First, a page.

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May This County Experience Equal Protection for All

150 years ago today the 14th amendment to the U.S. Constitution guaranteed all people born on this soil or naturalized as citizens “equal protection”. May we see a day when this is actually true, when we have a just and compassionate governance system with human rights laws that are enacted in ways that create equal protection for all. And 150 years ago, in 1868 folks were courageous in the pursuit of justice. We must continue bringing their dreams to life. For real. Not just fooling ourselves by stories told to keep us complacent.

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Looking at Radical Municipalism

I found inspiration in this article: How radical municipalism can go beyond the local. I recommend reading the whole piece, some clips below.

“In Seattle, the city council passed a law that would tax big companies like Amazon—money which would then go into subsidies for affordable housing. In Barcelona, the city is turning AirBnB apartments into social housing. Only local, democratic, and people-based movements can force politicians to bring transnational corporations to task. What we need to do now is learn from each other’s victories and work together to scale them up.

….we can grow our movement through struggle for important expansions of the public sphere (social spending, halting carbon emissions, public transit) and drawdowns on the most socially and ecologically destructive features of the state (the police, the military, prisons, border security, surveillance).

… Non-reformist reforms like nationalized healthcare, job guarantee programs, and public childcare can enable more working-class people to participate in neighborhood organizing and movement work. Putting public funds into cooperative development, social housing, public banking, and participatory budgeting can speed along our transition to a democratic economy.

… The mass organization of community councils, assemblies, tenant unions, labor unions, and cooperatives is what can (through its own growth) force governing elites to make the reforms we need right now, while creating the conditions for a more revolutionary restructuring of society.”

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What Is Happening to Children at the Border and in the Hands of ICE Agents

This morning, the first spacious morning in awhile, I wake with the urgent feeling. I must invest time and energy in understanding what is happening to migrant children and families right now. My feeling is that this moment is like that of early Nazi Germany. Being Jewish, I was taught about the Holocaust at an early age. I’ve often wondered about the days and years leading up to concentration camps. How did it happen? How did so many people sit by and let such horror happen. So today… I will learn more about what I am sitting by and allowing to happen.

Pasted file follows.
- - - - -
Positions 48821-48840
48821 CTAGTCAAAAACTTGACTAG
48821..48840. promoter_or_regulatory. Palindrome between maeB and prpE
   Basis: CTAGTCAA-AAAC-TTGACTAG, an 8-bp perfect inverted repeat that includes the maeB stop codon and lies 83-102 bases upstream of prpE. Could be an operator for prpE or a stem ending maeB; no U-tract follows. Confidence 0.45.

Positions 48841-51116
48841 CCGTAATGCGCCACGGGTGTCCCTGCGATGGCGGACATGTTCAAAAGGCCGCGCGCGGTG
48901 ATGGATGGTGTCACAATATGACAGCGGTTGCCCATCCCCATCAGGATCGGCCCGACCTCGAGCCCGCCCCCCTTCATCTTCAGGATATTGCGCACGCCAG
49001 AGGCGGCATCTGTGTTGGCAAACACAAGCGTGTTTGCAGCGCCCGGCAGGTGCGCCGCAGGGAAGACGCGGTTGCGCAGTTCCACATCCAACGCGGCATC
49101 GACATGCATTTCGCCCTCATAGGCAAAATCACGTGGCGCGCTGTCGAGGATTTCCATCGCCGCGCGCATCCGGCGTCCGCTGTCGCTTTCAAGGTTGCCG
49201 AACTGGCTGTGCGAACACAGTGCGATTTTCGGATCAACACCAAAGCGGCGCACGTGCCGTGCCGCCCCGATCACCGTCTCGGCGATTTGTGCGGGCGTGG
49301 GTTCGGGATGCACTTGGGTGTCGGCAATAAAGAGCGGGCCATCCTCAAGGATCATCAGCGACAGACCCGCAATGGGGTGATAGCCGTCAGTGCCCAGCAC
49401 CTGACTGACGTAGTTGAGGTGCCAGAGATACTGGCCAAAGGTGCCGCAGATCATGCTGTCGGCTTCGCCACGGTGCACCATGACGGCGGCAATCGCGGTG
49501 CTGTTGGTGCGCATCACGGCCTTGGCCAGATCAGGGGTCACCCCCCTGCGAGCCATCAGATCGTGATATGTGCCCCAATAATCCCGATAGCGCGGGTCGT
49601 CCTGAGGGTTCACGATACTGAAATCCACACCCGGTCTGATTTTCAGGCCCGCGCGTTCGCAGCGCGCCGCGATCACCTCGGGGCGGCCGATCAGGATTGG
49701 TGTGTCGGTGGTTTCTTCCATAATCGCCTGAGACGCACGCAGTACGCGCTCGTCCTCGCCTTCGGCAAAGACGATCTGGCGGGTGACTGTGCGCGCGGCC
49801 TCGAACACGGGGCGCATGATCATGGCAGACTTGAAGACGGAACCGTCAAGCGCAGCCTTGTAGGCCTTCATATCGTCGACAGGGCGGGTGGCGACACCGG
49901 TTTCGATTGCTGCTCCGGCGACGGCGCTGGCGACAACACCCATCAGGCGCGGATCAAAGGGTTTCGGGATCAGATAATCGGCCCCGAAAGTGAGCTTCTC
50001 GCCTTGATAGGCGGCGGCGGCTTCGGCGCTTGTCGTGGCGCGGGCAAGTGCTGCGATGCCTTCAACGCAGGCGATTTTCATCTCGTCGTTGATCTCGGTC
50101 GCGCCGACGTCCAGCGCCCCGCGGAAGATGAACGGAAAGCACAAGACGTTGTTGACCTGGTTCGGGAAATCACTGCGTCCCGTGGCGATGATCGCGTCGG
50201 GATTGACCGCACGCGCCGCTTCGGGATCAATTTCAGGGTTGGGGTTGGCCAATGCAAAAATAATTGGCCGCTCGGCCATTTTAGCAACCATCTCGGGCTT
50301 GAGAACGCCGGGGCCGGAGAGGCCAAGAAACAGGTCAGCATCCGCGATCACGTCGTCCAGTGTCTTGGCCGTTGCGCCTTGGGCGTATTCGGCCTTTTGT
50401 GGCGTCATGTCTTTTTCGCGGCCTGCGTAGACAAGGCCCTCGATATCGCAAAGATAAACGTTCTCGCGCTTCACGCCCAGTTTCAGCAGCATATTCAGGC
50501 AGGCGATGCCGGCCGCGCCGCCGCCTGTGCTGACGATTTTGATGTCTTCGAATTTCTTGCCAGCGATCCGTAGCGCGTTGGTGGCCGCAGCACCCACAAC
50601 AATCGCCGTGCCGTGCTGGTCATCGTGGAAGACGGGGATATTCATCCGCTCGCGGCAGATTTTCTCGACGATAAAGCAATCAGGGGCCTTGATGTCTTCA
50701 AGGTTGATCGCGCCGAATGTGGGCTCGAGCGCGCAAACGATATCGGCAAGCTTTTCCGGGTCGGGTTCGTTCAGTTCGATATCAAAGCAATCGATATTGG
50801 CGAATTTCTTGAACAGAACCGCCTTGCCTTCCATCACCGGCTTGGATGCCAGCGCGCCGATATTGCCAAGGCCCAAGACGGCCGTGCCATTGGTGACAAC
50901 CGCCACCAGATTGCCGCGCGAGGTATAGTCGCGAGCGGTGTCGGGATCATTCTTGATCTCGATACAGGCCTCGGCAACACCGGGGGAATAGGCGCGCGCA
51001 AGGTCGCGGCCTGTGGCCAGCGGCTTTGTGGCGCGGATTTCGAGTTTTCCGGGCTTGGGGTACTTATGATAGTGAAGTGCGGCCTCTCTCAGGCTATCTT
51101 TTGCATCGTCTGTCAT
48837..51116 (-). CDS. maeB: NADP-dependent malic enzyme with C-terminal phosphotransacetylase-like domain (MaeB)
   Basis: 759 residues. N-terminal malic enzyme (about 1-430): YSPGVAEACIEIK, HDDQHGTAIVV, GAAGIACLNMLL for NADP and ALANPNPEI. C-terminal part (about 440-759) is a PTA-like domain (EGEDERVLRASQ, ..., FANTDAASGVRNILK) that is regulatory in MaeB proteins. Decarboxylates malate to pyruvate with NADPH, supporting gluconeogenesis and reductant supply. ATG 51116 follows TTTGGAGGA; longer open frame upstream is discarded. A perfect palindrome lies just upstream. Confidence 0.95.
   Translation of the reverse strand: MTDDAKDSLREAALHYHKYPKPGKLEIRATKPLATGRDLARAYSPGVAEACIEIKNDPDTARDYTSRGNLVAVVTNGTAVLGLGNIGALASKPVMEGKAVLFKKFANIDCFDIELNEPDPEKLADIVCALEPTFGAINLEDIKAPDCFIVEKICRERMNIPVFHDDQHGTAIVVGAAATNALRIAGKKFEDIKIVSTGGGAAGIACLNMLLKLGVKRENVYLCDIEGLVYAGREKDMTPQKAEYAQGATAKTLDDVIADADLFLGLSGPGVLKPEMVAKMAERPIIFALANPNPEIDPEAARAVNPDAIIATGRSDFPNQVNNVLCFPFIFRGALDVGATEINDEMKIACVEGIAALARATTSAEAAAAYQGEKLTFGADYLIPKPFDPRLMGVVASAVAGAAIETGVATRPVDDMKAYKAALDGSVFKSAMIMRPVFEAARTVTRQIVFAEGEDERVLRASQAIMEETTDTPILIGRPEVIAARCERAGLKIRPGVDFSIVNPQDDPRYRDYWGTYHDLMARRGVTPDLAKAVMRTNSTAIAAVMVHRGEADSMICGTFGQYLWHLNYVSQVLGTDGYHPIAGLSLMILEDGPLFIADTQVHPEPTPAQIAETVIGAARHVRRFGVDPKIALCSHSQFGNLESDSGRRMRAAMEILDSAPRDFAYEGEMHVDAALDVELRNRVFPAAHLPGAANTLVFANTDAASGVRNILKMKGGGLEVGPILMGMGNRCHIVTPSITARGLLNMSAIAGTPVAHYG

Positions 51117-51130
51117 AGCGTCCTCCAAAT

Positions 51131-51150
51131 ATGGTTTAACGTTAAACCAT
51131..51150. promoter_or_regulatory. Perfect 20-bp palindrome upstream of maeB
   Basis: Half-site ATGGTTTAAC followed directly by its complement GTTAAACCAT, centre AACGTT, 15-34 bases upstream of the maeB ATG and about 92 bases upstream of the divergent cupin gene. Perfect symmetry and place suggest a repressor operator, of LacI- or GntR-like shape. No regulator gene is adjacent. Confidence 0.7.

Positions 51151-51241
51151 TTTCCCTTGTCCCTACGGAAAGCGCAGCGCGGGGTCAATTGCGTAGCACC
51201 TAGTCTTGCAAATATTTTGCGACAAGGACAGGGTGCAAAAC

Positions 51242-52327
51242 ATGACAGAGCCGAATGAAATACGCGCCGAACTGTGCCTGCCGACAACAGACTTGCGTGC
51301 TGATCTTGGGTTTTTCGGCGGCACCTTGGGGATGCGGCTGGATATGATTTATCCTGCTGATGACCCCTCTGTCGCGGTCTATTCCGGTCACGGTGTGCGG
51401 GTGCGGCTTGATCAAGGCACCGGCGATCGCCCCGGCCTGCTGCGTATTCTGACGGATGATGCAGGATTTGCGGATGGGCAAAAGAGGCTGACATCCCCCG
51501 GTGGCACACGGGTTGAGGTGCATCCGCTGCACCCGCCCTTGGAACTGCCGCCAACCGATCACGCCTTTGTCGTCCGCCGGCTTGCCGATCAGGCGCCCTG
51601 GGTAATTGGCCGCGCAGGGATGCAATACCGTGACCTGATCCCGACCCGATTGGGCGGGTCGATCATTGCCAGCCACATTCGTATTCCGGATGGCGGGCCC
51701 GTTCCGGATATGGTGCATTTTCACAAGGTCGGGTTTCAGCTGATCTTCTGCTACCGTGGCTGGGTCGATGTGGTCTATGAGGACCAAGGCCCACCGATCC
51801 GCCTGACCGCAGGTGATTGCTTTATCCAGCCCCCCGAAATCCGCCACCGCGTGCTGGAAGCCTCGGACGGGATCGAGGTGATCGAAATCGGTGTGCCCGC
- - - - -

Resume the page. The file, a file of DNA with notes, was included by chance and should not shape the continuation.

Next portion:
My 12-year old friend asked me this morning what I was doing. I said, researching awful things. He couldn’t understand why I would choose to do that. If my heart becomes aware, I feel a responsibility to humanity to face the truth of what is happening and listen deeply for guidance about how I am to respond. I will keep sharing what I’m learning.

Research

May 25, 2018 — There is a new policy being enacted this year to separate children from their families at the border. Some may be arriving to seek legal asylum, some trying to cross the border, but these are young children arriving with family members. MSNBC Chris Hayes reports on this with expert guests. VIDEO HERE. This process includes babies and very young children. In the past, there were children who crossed the border on their own. However, the current policy is for the U.S. government to separate the children from their families, causing significant trauma for these young children who are already in a state of trauma as many are fleeing violence seeking safety (asylum) in the U.S.

August 2017 -ACLU Report https://www.aclu.org/blog/immigrants-rights/ice-and-border-patrol-abuses/ice-plans-start-destroying-records-immigrant

“ICE has asked for permission to begin routinely destroying 11 kinds of records, including those related to sexual assaults, solitary confinement and even deaths of people in its custody. Other records subject to destruction include alternatives to detention programs, regular detention monitoring reports, logs about the people detained in ICE facilities, and communications from the public reporting detention abuses. ICE proposed various timelines for the destruction of these records ranging from 20 years for sexual assault and death records to three years for reports about solitary confinement.”

“Keeping these documents available is necessary for the public to understand and fully evaluate the operation of a system that is notorious for inhumane and unconstitutional conditions affecting hundreds of thousands of people every year.”

“Recent reports by advocacy groups document sexual assaults in detention without adequate investigation or remedy, sub-standard medical care, the overuse of solitary confinement as well as threats and physical assault by custody staff. Since October 2016, there have been 10 deaths in immigration detention. Many of the records used in these reports and analyses would not have been made available without sustained public pressure to force ICE to maintain and divulge this information.”